First battle: Grendel

''Beowulf'' begins with the story of Hrothgar, who constructed the great hall, Heorot, for himself and his warriors. In it, he, his wife Wealhtheow, and his warriors spend their time singing and celebrating. Grendel, a
troll A troll is a being in Scandinavian folklore Scandinavian folklore or Nordic folklore is the folklore of Denmark, Norway, Sweden, Iceland and the Faroes, Faroe Islands. It has common roots with, and has been mutually influenced by, folklore i ...

troll
-like monster said to be descended from the biblical
Cain Cain ''Káïn''; ar, قابيل/قايين, Qābīl/Qāyīn is a Biblical figure in the Book of Genesis The Book of Genesis,, "''Bərēšīṯ''", "In hebeginning" the first book of the Hebrew Bible and the Christian Old Testament, is an ...
, is pained by the sounds of joy. Grendel attacks the hall and kills and devours many of Hrothgar's warriors while they sleep. Hrothgar and his people, helpless against Grendel, abandon Heorot. Beowulf, a young warrior from Geatland, hears of Hrothgar's troubles and with his king's permission leaves his homeland to assist Hrothgar. Beowulf and his men spend the night in Heorot. Beowulf refuses to use any weapon because he holds himself to be Grendel's equal. When Grendel enters the hall, Beowulf, who has been feigning sleep, leaps up to clench Grendel's hand. Grendel and Beowulf battle each other violently. Beowulf's retainers draw their swords and rush to his aid, but their blades cannot pierce Grendel's skin. Finally, Beowulf tears Grendel's arm from his body at the shoulder and Grendel runs to his home in the marshes where he dies. Beowulf displays "the whole of Grendel's shoulder and arm, his awesome grasp" for all to see at Heorot. This display would fuel Grendel's mother's anger in revenge.


Second battle: Grendel's mother

The next night, after celebrating Grendel's defeat, Hrothgar and his men sleep in Heorot. Grendel's mother, angry that her son has been killed, sets out to get revenge. "Beowulf was elsewhere. Earlier, after the award of treasure, The Geat had been given another lodging"; his assistance would be absent in this battle. Grendel's mother violently kills Æschere, who is Hrothgar's most loyal fighter, and escapes. Hrothgar, Beowulf, and their men track Grendel's mother to her lair under a lake.
Unferð " Beowulf replies haughtily to Hunferth" (1910) by John Henry F. Bacon In the Old English epic poem ''Beowulf'', Unferth or Hunferth is a thegn (a retainer, servant) of the Denmark, Danish lord Hrothgar. His name appears four times in the poem (a ...
, a warrior who had earlier challenged him, presents Beowulf with his sword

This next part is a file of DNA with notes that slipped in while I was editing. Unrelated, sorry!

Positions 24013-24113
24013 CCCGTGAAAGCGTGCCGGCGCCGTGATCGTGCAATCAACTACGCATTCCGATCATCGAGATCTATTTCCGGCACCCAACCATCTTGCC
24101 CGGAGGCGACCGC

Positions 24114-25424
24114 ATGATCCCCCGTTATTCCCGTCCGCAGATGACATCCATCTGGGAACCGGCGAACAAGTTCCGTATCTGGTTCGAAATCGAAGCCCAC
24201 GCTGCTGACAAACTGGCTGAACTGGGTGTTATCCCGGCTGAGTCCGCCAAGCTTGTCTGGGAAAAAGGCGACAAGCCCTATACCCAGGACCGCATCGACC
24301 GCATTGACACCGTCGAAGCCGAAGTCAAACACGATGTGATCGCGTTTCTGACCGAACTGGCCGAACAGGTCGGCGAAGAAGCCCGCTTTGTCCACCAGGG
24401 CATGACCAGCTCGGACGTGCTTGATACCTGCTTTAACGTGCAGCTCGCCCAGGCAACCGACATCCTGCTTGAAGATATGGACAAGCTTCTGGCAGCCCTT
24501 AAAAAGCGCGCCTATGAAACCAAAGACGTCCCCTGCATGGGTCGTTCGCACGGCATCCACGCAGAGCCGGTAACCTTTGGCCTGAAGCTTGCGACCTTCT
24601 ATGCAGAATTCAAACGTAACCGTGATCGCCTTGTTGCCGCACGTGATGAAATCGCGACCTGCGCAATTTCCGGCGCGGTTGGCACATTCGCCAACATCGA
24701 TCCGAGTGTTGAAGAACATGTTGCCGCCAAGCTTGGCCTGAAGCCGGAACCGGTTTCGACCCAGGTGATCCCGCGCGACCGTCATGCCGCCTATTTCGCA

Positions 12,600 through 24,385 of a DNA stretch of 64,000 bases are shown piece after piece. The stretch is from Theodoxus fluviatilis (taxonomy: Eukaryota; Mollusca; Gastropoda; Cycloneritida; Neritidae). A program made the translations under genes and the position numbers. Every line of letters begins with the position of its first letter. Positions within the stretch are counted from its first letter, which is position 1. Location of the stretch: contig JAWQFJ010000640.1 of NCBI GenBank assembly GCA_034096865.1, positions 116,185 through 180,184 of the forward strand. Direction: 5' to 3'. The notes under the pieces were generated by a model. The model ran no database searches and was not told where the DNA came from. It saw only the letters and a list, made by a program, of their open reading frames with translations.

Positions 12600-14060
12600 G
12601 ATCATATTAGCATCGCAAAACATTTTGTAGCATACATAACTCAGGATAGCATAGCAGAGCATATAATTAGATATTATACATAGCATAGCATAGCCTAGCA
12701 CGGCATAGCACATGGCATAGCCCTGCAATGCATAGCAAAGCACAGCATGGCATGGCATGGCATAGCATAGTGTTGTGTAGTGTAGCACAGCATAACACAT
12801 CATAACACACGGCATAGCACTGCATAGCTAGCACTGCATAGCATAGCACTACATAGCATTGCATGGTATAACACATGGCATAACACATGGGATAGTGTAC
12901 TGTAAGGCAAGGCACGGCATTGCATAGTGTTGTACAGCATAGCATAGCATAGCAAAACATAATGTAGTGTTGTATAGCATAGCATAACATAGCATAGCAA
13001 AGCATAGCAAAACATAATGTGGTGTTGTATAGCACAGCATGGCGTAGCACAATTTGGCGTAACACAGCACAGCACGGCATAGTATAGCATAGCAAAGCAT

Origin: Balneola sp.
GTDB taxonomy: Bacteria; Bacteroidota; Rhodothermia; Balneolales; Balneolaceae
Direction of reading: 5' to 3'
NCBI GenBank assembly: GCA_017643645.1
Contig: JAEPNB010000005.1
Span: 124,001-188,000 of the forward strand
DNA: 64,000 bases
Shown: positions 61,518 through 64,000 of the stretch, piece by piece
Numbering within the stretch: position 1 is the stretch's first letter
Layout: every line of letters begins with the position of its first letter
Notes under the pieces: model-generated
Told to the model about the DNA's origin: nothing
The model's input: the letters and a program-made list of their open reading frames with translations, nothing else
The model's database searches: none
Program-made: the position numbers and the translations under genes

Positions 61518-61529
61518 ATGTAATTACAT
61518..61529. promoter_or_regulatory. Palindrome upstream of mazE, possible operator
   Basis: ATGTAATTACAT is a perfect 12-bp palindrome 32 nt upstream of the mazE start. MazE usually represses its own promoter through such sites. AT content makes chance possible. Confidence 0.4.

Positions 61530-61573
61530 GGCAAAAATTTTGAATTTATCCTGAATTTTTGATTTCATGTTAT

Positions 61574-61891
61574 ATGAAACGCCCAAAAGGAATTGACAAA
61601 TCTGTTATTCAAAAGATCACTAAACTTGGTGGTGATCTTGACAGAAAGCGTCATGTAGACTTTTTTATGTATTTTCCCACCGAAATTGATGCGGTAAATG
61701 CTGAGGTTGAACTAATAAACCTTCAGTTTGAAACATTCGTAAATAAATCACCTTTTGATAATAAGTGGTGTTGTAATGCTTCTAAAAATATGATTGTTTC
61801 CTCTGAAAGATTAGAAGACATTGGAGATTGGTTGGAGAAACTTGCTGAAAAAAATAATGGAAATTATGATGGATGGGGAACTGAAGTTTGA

Hrunting Hrunting was a sword given to Beowulf (hero), Beowulf by Unferth in the ancient Old English language, Old English epic poem ''Beowulf''. Beowulf used it in battle against Grendel's Mother (Beowulf), Grendel's Mother. Beowulf is described receiving ...
. After stipulating a number of conditions to Hrothgar in case of his death (including the taking in of his kinsmen and the inheritance by Unferth of Beowulf's estate), Beowulf jumps into the lake, and while harassed by water monsters gets to the bottom, where he finds a cavern. Grendel's mother pulls him in, and she and Beowulf engage in fierce combat. At first, Grendel's mother prevails, and Hrunting proves incapable of hurting her; she throws Beowulf to the ground and, sitting astride him, tries to kill him with a short sword, but Beowulf is saved by his armour. Beowulf spots another sword, hanging on the wall and apparently made for giants, and cuts her head off with it. Travelling further into Grendel's mother's lair, Beowulf discovers Grendel's corpse and severs his head with the sword. Its blade melts because of the monster's "hot blood", leaving only the hilt. Beowulf swims back up to the edge of the lake where his men wait. Carrying the hilt of the sword and Grendel's head, he presents them to Hrothgar upon his return to Heorot. Hrothgar gives Beowulf many gifts, including the sword
Nægling Næġling () is the name of one of the swords used by Beowulf ''Beowulf'' (; ang, Bēowulf ) is an Old English epic poem An epic poem is a lengthy narrative poem, ordinarily involving a time beyond living memory in which occurred th ...
, his family's heirloom. The events prompt a long reflection by the king, sometimes referred to as "Hrothgar's sermon", in which he urges Beowulf to be wary of pride and to reward his thegns.


Final battle: The dragon

Beowulf returns home and eventually becomes king of his own people. One day, fifty years after Beowulf's battle with Grendel's mother, a
slave Slavery and enslavement are both the state and the condition of being a slave, who is someone forbidden to quit their service for an enslaver, and who is treated by the enslaver as their property Property is a system of rights that gives ...

slave
steals a golden cup from the lair of a dragon at Earnanæs. When the dragon sees that the cup has been stolen, it leaves its cave in a rage, burning everything in sight. Beowulf and his warriors come to fight the dragon, but Beowulf tells his men that he will fight the dragon alone and that they should wait on the barrow. Beowulf descends to do battle with the dragon, but finds himself outmatched. His men, upon seeing this and fearing for their lives, retreat into the woods. One of his men, Wiglaf, however, in great distress at Beowulf's plight, comes to his aid. The two slay the dragon, but Beowulf is mortally wounded. After Beowulf dies, Wiglaf remains by his side, grief-stricken. When the rest of the men finally return, Wiglaf bitterly admonishes them, blaming their cowardice for Beowulf's death. Afterward, Beowulf is ritually burned on a great pyre in Geatland while his people wail and mourn him, fearing that without him, the Geats are defenceless against attacks from surrounding tribes. Afterwards, a barrow, visible from the sea, is built in his memory.